The Purdue's Owl is a helpful online resource for Chicago citation.
When you use outside sources, you will need to create a Bibliography that tells your reader all the information they need to go find the source themselves if they want to. Commonly used sources include:
BOOKS (NOTE: do not use bolded font)
Cornish, Dudley Taylor. The Sable Arm: Black Troops in the Union Army, 1861-1865. Lawrence: University Press of Kansas, 1987.
JOURNAL ARTICLES (online) (NOTE: indent second line to .5" & do not use bolded font)
Castel, Albert. “The Fort Pillow Massacre: A Fresh Examination of the Evidence.” Civil War History 4, no. 1 (1958): 37. http://doi.org/ 50.10.1353/cwh:1958.0059
Satalkar, Bhakti. “Water Aerobics.” Buzzle.com. July 15, 2010. www.buzzle.com.
Librarians have created guides with examples of commonly used citation styles. The citation style you use depends on the academic discipline of your class and the instructor's preference.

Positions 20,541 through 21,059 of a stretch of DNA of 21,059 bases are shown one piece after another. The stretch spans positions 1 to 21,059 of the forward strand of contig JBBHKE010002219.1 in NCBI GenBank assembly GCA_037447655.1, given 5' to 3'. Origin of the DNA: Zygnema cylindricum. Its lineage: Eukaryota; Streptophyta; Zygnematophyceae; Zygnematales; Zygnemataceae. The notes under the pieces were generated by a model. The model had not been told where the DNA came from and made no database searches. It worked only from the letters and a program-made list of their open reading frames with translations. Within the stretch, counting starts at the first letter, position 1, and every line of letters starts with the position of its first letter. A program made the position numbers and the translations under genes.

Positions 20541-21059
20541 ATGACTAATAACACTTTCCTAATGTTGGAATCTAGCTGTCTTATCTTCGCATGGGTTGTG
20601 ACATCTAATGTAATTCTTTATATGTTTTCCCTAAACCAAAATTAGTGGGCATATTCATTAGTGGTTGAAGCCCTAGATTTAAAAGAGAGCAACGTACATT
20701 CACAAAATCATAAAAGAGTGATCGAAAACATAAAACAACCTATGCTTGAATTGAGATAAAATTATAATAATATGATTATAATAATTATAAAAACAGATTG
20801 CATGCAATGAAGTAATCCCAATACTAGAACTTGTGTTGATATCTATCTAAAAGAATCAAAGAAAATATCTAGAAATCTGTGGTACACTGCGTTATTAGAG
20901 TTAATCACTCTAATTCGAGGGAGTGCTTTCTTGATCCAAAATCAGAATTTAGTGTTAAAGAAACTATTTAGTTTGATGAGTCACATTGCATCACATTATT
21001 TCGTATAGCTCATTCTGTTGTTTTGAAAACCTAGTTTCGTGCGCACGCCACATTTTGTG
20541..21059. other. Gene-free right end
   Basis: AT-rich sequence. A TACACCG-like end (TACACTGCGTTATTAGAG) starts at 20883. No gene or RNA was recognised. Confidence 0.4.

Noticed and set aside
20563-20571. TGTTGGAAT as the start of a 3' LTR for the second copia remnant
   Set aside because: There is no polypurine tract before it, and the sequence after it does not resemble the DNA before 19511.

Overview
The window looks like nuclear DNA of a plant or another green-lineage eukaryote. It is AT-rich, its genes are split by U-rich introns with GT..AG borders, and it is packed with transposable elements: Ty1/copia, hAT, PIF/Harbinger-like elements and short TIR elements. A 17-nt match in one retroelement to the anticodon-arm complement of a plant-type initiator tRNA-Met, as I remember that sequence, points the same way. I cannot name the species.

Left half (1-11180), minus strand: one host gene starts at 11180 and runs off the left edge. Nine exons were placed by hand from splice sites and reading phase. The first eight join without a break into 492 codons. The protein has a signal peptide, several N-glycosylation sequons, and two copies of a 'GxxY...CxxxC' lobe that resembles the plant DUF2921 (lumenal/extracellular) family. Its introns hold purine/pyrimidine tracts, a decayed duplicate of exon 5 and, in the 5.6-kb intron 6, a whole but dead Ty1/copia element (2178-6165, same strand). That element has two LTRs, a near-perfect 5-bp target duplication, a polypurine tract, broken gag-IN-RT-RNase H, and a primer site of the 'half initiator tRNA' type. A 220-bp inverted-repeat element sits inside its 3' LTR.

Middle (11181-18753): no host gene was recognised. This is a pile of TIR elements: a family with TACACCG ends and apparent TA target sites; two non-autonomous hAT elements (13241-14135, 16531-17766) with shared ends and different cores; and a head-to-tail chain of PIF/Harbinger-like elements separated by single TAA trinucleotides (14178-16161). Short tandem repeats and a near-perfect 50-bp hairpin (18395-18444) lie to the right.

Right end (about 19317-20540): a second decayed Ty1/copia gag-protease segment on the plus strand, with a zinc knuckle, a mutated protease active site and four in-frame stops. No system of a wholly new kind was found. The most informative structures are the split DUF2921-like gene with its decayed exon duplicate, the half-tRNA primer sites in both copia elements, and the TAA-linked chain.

Typically, English, history, language arts, cultural studies, and other humanities disciplines use MLA.
Social Sciences, such as psychology, linguistics, sociology, economics, criminology, business, library science and nursing commonly use APA.
Some community college instructors require students to use CMOS, or Chicago Manual of Style, but you may encounter it at universities if you study literature, history, and the arts.
The Council of Science Editors (CSE) scientific style used for citing sources in the sciences, including biology, chemistry, computer science, engineering, geology, mathematics and physics
Your professors will include which citation style they expect you to use in the syllabus, or you can ask which citation style they would like you to use.